Additional Information on the English Option
The freshman humanities curriculum in English includes courses in British literature, American literature, and modern European literature. While these freshman courses range widely and tend to be organized historically, they are not meant as surveys of their respective fields. Instead, selected authors, genres, and aesthetic movements are presented as a way of introducing students to essential methods of literary analysis and enriching their appreciation of literary language and form. In conjunction with the freshman humanities program, these courses emphasize clarity in written expression and the ability to develop interpretive arguments in a coherent and persuasive manner.
Advanced courses in English draw on faculty strengths in British and American literary studies but range well beyond these fields to encompass the ancient world, modern European and world literature in translation, and film studies. Traditional period-based study covers the broad history of Western culture, including courses in medieval literature, Renaissance drama, Romantic poetry, American literature before the Civil War, twentieth-century British fiction, and classical Hollywood film. Major developments in genre and literary form are addressed in courses on medieval romance, the early history of the novel, gothic fiction, and Victorian crime fiction. Leading authors are represented in courses on Chaucer, Shakespeare, Cervantes, Herman Melville, Charles Dickens, Thomas Hardy, Henry James, and Edith Wharton. Important issues of gender, ethnicity, and cultural identity are considered in courses on nineteenth-century American women writers, African American literature, ethnic American literature, modern Irish literature, and the global literature of displacement.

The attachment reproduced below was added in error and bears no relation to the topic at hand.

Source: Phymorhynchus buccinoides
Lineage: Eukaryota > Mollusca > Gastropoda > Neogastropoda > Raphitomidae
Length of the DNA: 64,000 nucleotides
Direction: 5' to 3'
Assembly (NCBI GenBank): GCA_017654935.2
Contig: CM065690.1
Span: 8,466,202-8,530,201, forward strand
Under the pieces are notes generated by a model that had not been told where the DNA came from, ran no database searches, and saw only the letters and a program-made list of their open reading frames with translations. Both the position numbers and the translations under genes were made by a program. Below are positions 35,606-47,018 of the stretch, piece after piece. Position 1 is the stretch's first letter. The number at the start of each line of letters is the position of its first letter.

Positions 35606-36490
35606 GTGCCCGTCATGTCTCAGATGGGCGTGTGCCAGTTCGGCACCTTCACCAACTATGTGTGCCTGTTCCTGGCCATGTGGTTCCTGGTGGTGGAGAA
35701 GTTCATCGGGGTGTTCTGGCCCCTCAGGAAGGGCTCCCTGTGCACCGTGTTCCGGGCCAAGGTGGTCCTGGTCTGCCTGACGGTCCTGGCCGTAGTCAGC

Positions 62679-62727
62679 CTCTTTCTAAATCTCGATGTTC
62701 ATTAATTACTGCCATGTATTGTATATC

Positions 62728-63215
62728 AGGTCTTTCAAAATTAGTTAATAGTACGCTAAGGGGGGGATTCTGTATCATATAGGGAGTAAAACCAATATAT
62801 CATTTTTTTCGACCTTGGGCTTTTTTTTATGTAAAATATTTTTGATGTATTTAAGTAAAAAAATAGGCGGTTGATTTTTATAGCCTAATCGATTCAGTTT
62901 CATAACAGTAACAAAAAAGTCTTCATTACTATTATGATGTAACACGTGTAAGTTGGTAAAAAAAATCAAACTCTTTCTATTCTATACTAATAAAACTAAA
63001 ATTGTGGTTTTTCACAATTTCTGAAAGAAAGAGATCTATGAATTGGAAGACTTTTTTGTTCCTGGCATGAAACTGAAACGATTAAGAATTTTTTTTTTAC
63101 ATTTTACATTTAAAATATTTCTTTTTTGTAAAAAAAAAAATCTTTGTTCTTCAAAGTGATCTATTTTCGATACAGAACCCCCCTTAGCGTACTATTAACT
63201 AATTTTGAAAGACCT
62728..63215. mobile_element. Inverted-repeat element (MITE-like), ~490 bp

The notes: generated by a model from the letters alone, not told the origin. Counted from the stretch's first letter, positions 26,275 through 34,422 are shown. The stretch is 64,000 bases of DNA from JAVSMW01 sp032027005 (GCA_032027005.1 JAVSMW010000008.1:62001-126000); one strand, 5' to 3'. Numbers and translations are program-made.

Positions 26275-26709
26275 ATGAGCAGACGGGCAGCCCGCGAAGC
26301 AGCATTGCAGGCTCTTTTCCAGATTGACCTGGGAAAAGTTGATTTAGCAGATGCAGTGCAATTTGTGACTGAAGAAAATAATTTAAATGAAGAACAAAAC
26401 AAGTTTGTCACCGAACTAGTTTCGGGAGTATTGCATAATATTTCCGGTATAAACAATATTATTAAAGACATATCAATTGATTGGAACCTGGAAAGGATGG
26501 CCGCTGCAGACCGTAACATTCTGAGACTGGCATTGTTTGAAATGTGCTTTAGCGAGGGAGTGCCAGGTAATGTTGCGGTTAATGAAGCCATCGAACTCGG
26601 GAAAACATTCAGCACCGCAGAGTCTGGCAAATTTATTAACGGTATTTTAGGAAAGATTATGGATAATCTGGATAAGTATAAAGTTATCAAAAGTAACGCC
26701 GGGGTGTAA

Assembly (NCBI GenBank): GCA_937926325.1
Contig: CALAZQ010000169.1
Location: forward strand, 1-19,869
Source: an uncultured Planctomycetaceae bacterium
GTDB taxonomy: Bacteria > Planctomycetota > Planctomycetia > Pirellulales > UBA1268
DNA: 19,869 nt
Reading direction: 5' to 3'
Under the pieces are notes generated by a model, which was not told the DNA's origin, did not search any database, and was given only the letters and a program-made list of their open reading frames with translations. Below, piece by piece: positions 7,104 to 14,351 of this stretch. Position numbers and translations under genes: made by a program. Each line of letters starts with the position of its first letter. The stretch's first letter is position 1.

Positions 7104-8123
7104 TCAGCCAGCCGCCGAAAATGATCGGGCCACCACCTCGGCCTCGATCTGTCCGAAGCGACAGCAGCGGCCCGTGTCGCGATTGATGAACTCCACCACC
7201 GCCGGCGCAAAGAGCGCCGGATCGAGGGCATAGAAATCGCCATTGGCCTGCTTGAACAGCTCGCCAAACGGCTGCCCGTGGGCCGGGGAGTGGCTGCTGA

Faculty research interests have shaped and reshaped this curriculum, and further courses allow students to explore a range of intriguing conceptual and contextual problems in the history of literature and film. These include courses on literature and reading, on law and literature in the Middle Ages, on the afterlife of Edgar Allen Poe, on American literature and the First Amendment, and on the new Hollywood film of the 1960s and 1970s.
Students pursuing a degree in English have the opportunity to do independent work beyond regular course offerings in literature. En 98, Reading in English, allows students, in consultation with a faculty member, to develop a course of individual directed reading in English or American literature. Humanities Summer Undergraduate Research Fellowship (SURF) funding is available to support summer research projects, and some students have had the opportunity to conduct SURF research at The Huntington.
In their senior year, English option students enroll in two terms of En 99 ab and complete a senior thesis, a major research paper of around 25 to 30 pages. Toward the end of their junior year, in consultation with their option advisor, students should begin the process of identifying a topic of study for their senior thesis. Approval of this topic requires the agreement of an English faculty member prepared to direct the thesis. While this project will draw on writing and critical reading skills developed in previous English coursework, it also allows the student to conduct original research, to develop a more sustained and complex interpretive argument, and to engage with an available body of criticism and interpretive commentary. Senior thesis students are expected to revise and refine their thesis in response to comments and suggestions from the thesis advisor.
NOTE: The official source on requirements for graduation is the Caltech catalog from the year in which a student began studies at Caltech. Please see the catalog online, from this and previous years, for more information regarding the applicable option and minor requirements.